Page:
What if I’m never able to return to work after my work injury?
You can theoretically receive workers’ compensation benefits under the Pa WC Act for life as long as you can prove that your work injury prevents you from working. Pennsylvania, for the most part, is a wage loss state for purposes of workers’ compensation benefits meaning if your injury is causing you to suffer a wage loss then you are entitled to workers’ compensation wage loss benefits. Some other states, including New Jersey, only pay you wage replacement benefits for a limited period after which a percentage of impairment is established which results in the payment of one (1) final lump sum, regardless of whether the work injury still prevents you from working. There a two (2) types of wage loss benefits available under the Pa WC Act, temporary total disability benefits and temporary partial disability benefits. Each variety of benefit is referred to as “temporary” because an Employer always has the ability to file a petition challenging your right to continue receiving these benefits, assuming they have sufficient evidence to support the challenge (e.g., an opinion from an IME doctor of full recovery). There is no permanent disability under the Pa WC Act.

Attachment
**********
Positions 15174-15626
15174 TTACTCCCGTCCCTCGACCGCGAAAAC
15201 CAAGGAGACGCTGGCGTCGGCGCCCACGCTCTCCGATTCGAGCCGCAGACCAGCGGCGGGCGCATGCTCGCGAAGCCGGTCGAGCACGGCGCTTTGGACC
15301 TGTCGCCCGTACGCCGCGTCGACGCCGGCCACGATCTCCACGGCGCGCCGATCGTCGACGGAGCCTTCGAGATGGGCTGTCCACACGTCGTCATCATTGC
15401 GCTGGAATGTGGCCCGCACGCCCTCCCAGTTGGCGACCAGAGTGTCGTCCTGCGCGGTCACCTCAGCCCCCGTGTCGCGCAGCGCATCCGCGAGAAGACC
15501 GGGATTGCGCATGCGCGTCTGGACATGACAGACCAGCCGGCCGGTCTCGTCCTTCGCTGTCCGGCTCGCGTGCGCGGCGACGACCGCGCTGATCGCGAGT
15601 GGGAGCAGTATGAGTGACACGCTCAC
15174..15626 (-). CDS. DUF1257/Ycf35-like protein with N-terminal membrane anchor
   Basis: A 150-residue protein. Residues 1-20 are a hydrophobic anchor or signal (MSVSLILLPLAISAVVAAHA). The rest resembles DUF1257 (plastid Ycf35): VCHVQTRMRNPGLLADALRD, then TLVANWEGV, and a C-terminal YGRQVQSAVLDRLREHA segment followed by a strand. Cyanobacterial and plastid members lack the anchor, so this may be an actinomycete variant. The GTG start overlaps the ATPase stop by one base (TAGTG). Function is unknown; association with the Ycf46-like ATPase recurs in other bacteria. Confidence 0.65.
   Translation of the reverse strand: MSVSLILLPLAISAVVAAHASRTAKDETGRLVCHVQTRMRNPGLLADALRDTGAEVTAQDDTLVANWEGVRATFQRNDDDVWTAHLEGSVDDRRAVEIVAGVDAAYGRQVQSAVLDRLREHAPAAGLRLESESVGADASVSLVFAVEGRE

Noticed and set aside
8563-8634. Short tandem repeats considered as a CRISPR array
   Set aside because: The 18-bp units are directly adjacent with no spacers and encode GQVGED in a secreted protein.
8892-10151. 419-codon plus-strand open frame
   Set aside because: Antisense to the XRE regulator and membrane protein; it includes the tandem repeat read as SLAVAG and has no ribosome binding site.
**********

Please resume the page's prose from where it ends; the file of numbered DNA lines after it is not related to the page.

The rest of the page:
Temporary total disability benefits under the Pa WC Act are typically paid at 66 2/3% of your gross weekly pay (there are exceptions to this rule for low and middle income wage earners and, there is a cap or max rate that applies to high wage earners). Total disability benefits are paid as long as the injured worker is completely out-of-work due to their work injury. There is no cap or maximum number of weeks that an injured work can receive total disability benefits. Total disability benefits can be paid for life if the injured worker never recovers from their work injury and, they don’t go back to work in some capacity. Temporary partial disability benefits on the other hand are paid when the injured worker returns to work (either to their regular job or something else) at a wage loss, e.g. earning less than what they did before the work injury. Partial disability benefits are paid at 66 2/3% of the difference between your pre-injury wage and, your current earnings. The maximum compensation rate for the year of the injury is the only limitation imposed on the actual amount of partial disability benefits that you can receive. Otherwise, they are paid at a straight 66 2/3% of the difference between your pre-injury and post-injury earnings. Partial disability benefits are also paid if the Employer establishes through vocational evidence that an injured worker has an earning capacity though they haven’t actually returned to work. This evidence is called a Labor Market Survey (LMS). Partial disability benefits also paid when an Employer has an injured worker undergo an Impairment Rating Examination (IRE), but only after the worker reaches maximum medical improvement or MMI and, the examiner finds the worker less than 50% whole-bodied impaired. The most important distinction between the two (2) types of benefits is that there is a 500 week cap on partial disability benefits. This means that once the status change is made from temporary total to partial under any of the aforementioned circumstances, an injured work can only receive a maximum of 500 weeks of partial disability wage loss benefits. The 500 week period isn’t guaranteed though. The Employer can challenge a worker’s right to receive ongoing partial disability benefits at any time during the 500 weeks to try to suspend the payments or, modify/reduce them. The 500 week period, which is approximately 9 ½ years, is a significant period of time but, as you can see, the 500 week cap is what makes partial disability benefits considerably different than the total disability type that has no cap.